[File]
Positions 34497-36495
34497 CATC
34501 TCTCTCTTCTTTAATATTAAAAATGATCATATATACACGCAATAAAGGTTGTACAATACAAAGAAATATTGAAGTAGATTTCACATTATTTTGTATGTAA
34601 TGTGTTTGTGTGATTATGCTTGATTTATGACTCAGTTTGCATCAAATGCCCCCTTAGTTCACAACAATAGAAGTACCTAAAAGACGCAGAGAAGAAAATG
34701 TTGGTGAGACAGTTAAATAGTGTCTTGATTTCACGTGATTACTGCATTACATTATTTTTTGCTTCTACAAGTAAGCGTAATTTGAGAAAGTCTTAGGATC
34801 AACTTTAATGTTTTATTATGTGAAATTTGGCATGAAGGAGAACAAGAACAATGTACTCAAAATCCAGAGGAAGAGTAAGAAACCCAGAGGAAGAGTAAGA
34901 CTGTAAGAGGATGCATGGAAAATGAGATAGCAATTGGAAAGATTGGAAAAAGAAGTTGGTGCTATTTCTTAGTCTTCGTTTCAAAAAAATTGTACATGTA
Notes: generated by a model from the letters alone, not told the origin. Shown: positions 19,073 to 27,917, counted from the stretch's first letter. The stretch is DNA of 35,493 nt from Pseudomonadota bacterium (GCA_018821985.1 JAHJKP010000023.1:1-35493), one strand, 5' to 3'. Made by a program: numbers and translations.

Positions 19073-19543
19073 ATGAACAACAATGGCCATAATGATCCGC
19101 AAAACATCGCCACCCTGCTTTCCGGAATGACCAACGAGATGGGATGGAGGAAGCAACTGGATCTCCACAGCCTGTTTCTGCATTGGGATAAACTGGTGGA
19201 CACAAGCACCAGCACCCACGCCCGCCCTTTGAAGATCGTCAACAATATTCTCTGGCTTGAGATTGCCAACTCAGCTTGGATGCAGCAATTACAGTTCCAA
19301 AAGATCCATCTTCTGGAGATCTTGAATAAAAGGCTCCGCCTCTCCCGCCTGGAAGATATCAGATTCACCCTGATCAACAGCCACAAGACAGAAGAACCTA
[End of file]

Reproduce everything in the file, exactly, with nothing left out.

Positions 34497-36495
34497 CATC
34501 TCTCTCTTCTTTAATATTAAAAATGATCATATATACACGCAATAAAGGTTGTACAATACAAAGAAATATTGAAGTAGATTTCACATTATTTTGTATGTAA
34601 TGTGTTTGTGTGATTATGCTTGATTTATGACTCAGTTTGCATCAAATGCCCCCTTAGTTCACAACAATAGAAGTACCTAAAAGACGCAGAGAAGAAAATG
34701 TTGGTGAGACAGTTAAATAGTGTCTTGATTTCACGTGATTACTGCATTACATTATTTTTTGCTTCTACAAGTAAGCGTAATTTGAGAAAGTCTTAGGATC
34801 AACTTTAATGTTTTATTATGTGAAATTTGGCATGAAGGAGAACAAGAACAATGTACTCAAAATCCAGAGGAAGAGTAAGAAACCCAGAGGAAGAGTAAGA
34901 CTGTAAGAGGATGCATGGAAAATGAGATAGCAATTGGAAAGATTGGAAAAAGAAGTTGGTGCTATTTCTTAGTCTTCGTTTCAAAAAAATTGTACATGTA
Notes: generated by a model from the letters alone, not told the origin. Shown: positions 19,073 to 27,917, counted from the stretch's first letter. The stretch is DNA of 35,493 nt from Pseudomonadota bacterium (GCA_018821985.1 JAHJKP010000023.1:1-35493), one strand, 5' to 3'. Made by a program: numbers and translations.

Positions 19073-19543
19073 ATGAACAACAATGGCCATAATGATCCGC
19101 AAAACATCGCCACCCTGCTTTCCGGAATGACCAACGAGATGGGATGGAGGAAGCAACTGGATCTCCACAGCCTGTTTCTGCATTGGGATAAACTGGTGGA
19201 CACAAGCACCAGCACCCACGCCCGCCCTTTGAAGATCGTCAACAATATTCTCTGGCTTGAGATTGCCAACTCAGCTTGGATGCAGCAATTACAGTTCCAA
19301 AAGATCCATCTTCTGGAGATCTTGAATAAAAGGCTCCGCCTCTCCCGCCTGGAAGATATCAGATTCACCCTGATCAACAGCCACAAGACAGAAGAACCTA